Banila Co. Claypatra Mineral Salt Clay Pack Review


So I’ve been wanting to write this review for ages, but I just could never get in the mood. It’s so easy to write a review about something that’s really fucking fantastic, or something that’s truly awful, but writing a review for something that’s somewhere in between is difficult. And the Banila Co. Claypatra Mineral Salt Clay Pack is right smack dab in that middle of the love/hate spectrum. I bought it on an ‘omg I’m leaving Korea in a few weeks and this packaging is AMAZING’ shopping spree, and yeah…Korea and their adorable packaging gets me every single time. It’s pretty much the only reason why I bought this mask.

So, like the product name states, the Banila Co. Mineral Salt Clay Pack is a clay mask with mineral salt in it. That’s about as much as I could gather about it since everything on the box is in Korean. There was a vague mention of the dead sea and obviously an homage to Cleopatra but that’s about it. You use it like you would any other clay mask, maybe just once a week for dry skin, and maybe twice for more oiler skin. It also features a 02 mircogel emulsion that I read is supposed to make it a little more hydrating than your standard clay mask, and I guess that’s true.


The texture of the Banila Co. Salt Mineral Clay Pack is much softer than the average clay mask, making it a bit easier to apply than the most. It also rinses off your hands pretty easily, something I really appreciate. One thing that does weird me out about it though it that’s not dry. It sort of sits in a little pool of water, and as you can see, the water pools into the mask whenever you take a bit out. I suppose that maybe it’s part of the hydrogel emulsion but it kind of grosses me out. It almost gives the product a sort of slimy texture, which disappears once you spread it, but it’s kind of weird if you’re touching it with your hands (btw, it doesn’t come with a spatula or anything). It also has little tiny exfoliating microbeads in it. I’m not 100% sure what they are, but it makes the texture slightly gritty as well. Basically, the texture is weird as hell.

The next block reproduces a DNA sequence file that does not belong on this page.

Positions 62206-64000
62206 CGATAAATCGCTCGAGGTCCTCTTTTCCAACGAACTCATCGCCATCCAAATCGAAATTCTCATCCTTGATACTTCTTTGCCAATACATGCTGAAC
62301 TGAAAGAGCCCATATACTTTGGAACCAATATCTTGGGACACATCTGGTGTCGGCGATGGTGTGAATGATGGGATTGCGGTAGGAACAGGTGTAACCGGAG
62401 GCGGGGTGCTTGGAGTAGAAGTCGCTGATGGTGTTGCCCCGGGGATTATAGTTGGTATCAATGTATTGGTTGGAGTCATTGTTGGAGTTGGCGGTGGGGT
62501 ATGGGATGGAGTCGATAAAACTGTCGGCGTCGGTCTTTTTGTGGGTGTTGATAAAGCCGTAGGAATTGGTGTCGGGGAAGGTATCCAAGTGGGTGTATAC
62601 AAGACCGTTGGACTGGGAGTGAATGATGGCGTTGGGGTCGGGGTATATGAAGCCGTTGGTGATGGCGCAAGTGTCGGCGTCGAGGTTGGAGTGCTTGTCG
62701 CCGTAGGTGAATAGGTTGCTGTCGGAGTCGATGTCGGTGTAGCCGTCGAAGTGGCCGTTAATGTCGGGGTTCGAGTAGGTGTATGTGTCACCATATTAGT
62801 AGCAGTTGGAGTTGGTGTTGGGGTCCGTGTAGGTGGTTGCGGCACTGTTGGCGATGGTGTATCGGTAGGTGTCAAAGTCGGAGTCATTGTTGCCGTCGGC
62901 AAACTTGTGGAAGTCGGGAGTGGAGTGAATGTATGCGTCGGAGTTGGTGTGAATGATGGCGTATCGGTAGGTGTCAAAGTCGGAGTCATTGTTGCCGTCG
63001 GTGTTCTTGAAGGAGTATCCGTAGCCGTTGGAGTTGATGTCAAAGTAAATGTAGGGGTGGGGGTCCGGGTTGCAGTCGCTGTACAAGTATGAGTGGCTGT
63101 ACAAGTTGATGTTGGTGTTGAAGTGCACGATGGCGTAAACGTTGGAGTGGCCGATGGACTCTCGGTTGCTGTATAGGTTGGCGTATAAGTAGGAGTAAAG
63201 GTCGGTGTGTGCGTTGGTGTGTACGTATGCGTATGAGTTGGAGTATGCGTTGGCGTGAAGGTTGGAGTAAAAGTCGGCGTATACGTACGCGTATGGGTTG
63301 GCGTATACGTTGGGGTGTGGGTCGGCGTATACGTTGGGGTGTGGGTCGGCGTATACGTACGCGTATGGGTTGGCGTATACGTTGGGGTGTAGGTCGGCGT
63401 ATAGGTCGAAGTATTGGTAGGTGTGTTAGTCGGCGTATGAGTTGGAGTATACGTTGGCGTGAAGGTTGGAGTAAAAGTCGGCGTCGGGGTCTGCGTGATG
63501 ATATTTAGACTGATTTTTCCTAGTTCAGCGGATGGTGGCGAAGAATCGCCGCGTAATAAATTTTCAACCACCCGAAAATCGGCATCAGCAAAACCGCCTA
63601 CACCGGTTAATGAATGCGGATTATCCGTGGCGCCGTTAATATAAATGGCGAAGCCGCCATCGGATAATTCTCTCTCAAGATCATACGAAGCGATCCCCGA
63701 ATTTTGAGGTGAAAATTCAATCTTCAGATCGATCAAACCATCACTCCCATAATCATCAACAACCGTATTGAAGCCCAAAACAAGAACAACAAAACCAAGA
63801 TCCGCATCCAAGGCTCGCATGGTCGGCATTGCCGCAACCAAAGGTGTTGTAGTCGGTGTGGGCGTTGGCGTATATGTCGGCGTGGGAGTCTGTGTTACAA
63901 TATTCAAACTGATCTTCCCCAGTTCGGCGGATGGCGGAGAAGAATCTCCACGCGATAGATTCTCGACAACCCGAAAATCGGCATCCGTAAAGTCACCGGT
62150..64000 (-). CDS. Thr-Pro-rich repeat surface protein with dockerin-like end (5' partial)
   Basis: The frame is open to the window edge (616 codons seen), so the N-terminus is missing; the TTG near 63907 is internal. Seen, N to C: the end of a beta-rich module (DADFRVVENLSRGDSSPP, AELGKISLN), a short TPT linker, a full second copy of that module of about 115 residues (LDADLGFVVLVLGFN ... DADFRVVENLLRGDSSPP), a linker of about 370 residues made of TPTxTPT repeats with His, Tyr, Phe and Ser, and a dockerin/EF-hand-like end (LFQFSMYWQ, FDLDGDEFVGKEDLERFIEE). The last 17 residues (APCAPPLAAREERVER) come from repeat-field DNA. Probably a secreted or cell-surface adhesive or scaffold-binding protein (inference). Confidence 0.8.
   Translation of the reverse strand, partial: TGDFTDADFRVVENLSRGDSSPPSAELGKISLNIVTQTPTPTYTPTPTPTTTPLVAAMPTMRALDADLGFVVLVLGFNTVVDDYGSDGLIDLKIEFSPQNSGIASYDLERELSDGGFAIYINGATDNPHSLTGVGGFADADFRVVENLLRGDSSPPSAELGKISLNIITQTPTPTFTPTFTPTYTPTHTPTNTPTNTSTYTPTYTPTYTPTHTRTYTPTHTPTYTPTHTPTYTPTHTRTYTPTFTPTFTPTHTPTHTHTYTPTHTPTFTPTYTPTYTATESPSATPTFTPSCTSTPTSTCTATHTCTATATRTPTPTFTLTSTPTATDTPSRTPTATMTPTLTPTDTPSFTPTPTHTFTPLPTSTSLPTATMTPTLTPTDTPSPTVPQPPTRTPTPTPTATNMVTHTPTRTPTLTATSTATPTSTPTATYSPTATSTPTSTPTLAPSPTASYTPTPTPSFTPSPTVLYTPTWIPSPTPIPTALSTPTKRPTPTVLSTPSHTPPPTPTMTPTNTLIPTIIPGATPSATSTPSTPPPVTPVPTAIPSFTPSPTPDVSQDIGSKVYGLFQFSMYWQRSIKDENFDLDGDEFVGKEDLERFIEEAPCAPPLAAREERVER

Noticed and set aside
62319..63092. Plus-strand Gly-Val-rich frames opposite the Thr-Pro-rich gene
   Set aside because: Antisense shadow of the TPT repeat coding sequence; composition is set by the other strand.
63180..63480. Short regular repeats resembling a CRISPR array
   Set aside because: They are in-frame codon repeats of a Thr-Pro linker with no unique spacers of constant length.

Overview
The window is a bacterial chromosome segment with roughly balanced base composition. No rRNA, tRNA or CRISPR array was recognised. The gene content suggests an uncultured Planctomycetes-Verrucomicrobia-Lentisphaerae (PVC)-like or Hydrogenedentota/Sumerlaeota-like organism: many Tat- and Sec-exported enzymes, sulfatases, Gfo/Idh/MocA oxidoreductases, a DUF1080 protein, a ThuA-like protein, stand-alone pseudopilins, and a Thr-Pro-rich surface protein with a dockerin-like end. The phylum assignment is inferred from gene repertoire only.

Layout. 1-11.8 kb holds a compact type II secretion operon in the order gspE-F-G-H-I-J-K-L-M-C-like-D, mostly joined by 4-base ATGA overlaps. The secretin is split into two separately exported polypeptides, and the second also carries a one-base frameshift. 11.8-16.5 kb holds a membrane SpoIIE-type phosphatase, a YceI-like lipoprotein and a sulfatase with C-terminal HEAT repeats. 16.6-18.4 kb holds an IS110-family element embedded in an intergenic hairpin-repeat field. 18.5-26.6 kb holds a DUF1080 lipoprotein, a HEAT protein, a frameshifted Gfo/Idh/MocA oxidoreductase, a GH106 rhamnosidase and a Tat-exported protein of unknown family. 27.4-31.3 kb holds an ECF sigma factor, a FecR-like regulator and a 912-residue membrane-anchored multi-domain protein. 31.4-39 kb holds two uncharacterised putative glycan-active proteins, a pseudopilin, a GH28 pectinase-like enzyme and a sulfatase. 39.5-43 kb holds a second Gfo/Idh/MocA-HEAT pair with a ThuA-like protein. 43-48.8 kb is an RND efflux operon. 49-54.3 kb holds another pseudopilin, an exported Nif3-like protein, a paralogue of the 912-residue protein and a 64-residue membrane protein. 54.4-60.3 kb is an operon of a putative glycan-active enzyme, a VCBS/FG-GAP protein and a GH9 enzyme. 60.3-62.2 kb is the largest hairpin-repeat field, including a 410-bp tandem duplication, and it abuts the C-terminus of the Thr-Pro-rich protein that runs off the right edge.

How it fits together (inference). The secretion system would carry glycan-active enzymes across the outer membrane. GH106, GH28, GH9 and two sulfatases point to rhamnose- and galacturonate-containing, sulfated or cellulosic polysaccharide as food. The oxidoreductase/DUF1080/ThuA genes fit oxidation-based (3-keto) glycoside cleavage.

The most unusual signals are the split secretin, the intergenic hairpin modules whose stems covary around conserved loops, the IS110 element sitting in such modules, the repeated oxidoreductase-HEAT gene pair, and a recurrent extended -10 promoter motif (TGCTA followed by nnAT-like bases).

Upon application, the mask spreads easily, and dries pretty fast. You just need to leave it on for 10 to 15 minutes, and rinse with lukewarm water. The one positive is that this mask doesn’t feel incredibly drying like a lot of clay masks, and it has a slight cooling effect as it’s drying. After the time is up, it rinses off pretty easily, and you don’t have to rub your face for hours (coughinnisfreejejuclaymaskcough). The little microbeads in the mask slightly exfoliate your face as you rinse it off, giving you a little extra polishing action.

But my biggest gripe about this mask is that I’ve never really seen any visible difference to my skin after using it. As a clay mask, I’m assuming it’s supposed to detox the skin and tighten your pores but my skin has always sort of looked the same after I’ve used it. It doesn’t feel any softer or look any brighter, where as with the Innisfree Jeju Volcanic Pore Clay Mask I can definitely feel and see a difference immediately. It’s one of those masks I keep using to see if my results will be different (and I hate wasting money on products) but the results are just mehhh. I’m so disappointed because with packaging as cute as this, it should do something!

Anyway, I guess this is a lesson that cute packaging doesn’t always equal stellar results. I’ll stick with my Innisfree mask for now!

Have you ever been disappointed with a product with super cute packaging? Let me know in the comments!

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